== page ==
What Are My Rights As A Shopper Against A Commercial Business?
Given the amount of time that most of the people in this country spend shopping in one form or another, it's a curious thing that so many people aren't aware of their legal rights when it comes to what they've bought. Granted, generally people will know whether there's a guarantee attached to a particular product when they buy it and they've probably also heard of their so-called 'statutory right' (in the sense that they're often told that nothing in what they're reading affects these rights). But beyond that they may struggle to name the particular statutes which might assist. What this article seeks to do is to highlight a few of the most important of those rights when it comes to shopping.
An explanation of the Sale of Goods Act 1979
In this context, the Sale of Goods Act 1979 is one of the most important statutes and implies a number of standard terms. The basic one is section 12 that implies that the seller has the right to sell the goods in the first place. Then section 13 provides that goods sold by description must correspond to that description and section 15 says that goods sold by sample must correspond to the sample in quality. But of all the rights in this particular Act perhaps the most significant is that which comes from section 14 which provides that (subject to a few limitations) where goods are supplied in the course of a business there is an implied term that those goods are of 'satisfactory quality'.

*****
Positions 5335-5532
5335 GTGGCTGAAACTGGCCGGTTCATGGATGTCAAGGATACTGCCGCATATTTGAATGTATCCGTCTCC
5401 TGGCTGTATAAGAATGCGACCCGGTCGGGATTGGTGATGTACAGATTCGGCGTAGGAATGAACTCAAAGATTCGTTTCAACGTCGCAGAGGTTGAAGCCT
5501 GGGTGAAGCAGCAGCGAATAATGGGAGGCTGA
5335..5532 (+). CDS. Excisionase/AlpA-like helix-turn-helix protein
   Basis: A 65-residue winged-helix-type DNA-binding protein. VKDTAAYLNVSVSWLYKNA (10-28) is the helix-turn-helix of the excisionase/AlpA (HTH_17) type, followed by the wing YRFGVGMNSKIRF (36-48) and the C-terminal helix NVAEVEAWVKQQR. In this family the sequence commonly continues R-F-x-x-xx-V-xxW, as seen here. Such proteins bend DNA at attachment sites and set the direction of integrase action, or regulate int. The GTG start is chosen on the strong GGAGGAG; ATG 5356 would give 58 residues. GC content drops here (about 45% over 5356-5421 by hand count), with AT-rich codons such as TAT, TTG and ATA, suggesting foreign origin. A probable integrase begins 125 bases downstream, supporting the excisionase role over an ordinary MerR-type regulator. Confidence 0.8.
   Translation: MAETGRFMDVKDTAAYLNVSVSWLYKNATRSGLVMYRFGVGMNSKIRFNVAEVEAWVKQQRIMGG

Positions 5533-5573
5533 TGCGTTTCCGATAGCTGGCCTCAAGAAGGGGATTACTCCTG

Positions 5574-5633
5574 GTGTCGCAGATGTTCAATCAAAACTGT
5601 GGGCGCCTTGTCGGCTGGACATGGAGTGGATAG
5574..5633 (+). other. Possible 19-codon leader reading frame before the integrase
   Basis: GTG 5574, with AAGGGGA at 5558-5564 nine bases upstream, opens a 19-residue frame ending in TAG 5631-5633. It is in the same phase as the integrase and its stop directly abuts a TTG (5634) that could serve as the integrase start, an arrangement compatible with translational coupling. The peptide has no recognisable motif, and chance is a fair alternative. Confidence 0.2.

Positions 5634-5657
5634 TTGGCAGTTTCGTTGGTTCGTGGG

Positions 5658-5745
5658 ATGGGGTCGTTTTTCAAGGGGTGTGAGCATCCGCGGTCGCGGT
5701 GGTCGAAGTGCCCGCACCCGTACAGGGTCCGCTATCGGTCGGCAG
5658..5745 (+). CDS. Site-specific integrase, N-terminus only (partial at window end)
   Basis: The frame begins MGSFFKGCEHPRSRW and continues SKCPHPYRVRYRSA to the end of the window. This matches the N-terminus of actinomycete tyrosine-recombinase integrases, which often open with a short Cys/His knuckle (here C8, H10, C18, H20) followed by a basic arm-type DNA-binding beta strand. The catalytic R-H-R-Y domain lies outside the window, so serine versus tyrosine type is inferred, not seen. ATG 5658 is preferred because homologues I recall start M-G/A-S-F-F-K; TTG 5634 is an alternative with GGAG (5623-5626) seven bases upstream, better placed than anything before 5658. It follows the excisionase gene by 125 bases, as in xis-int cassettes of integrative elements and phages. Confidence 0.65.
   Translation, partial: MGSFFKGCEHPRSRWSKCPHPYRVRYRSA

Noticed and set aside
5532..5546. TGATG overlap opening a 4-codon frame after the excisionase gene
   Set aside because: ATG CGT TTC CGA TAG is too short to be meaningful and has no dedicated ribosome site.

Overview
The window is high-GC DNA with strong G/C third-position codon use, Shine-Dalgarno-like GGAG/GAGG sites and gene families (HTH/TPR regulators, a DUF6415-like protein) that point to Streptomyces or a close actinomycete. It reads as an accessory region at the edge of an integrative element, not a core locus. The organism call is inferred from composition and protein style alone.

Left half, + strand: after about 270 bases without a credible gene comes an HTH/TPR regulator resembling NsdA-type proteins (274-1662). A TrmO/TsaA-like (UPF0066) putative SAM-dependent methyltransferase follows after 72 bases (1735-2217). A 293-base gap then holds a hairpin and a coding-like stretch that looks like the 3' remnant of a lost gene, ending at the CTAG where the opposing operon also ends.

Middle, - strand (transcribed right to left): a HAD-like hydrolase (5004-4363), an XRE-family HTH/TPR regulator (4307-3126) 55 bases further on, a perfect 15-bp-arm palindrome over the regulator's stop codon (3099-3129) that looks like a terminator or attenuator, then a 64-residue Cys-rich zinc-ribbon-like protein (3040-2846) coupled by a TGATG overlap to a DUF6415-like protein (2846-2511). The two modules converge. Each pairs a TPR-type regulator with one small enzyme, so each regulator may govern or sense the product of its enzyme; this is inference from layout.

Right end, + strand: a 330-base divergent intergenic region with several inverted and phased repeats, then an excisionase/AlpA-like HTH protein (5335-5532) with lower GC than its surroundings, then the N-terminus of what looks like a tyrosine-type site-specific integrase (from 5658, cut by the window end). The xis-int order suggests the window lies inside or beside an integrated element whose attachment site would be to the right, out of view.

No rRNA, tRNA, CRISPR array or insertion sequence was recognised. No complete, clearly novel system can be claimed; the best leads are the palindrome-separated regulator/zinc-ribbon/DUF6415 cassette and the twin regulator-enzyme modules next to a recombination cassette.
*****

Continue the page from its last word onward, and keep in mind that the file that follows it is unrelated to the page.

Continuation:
What are my rights if I purchased goods of poor quality?
As to what constitutes satisfactory quality, section 14(2A) defines it as goods which meet the standard that a reasonable person would regard as satisfactory taking account of any description of the goods, the price (if relevant) and all other relevant circumstances. So ultimately if it went to court it would be for a judge to determine taking account of all the relevant circumstances. What this means is that if the goods were sold as new and not faulty but it turns out that there was in fact a fault then they'd probably fail the test. It will also depend upon all the circumstances as to how long a good would be expected to last and if it breaks down early then this is at least one of the sections that would assist.
What are my rights if I bought goods online?
If you bought the goods online, then you get the further protection of the Consumer Protection (Distance Selling) Regulations 2000. In particular, these Regulations give the buyer seven days to cancel the order. Though it should be remembered that there are some exceptions to this general right to cancel in the case of certain goods which include such things as perishable goods, magazines and personalised goods along with, for example, CDs, DVDs and software if the wrapping has been broken.
What can I do if I have bought a faulty product?
If you have a problem with something you've bought then usually the first step is to approach the seller and look at either getting a refund or a replacement. But if this fails or you've suffered loss and want to seek damages then it might be something for which you need to seek legal advice and ultimately consider issuing a claim. But remember the various rights which the law grants are usually there to regulate what goes on well away from the courts and it's only the exceptional cases which ever need to go that far.
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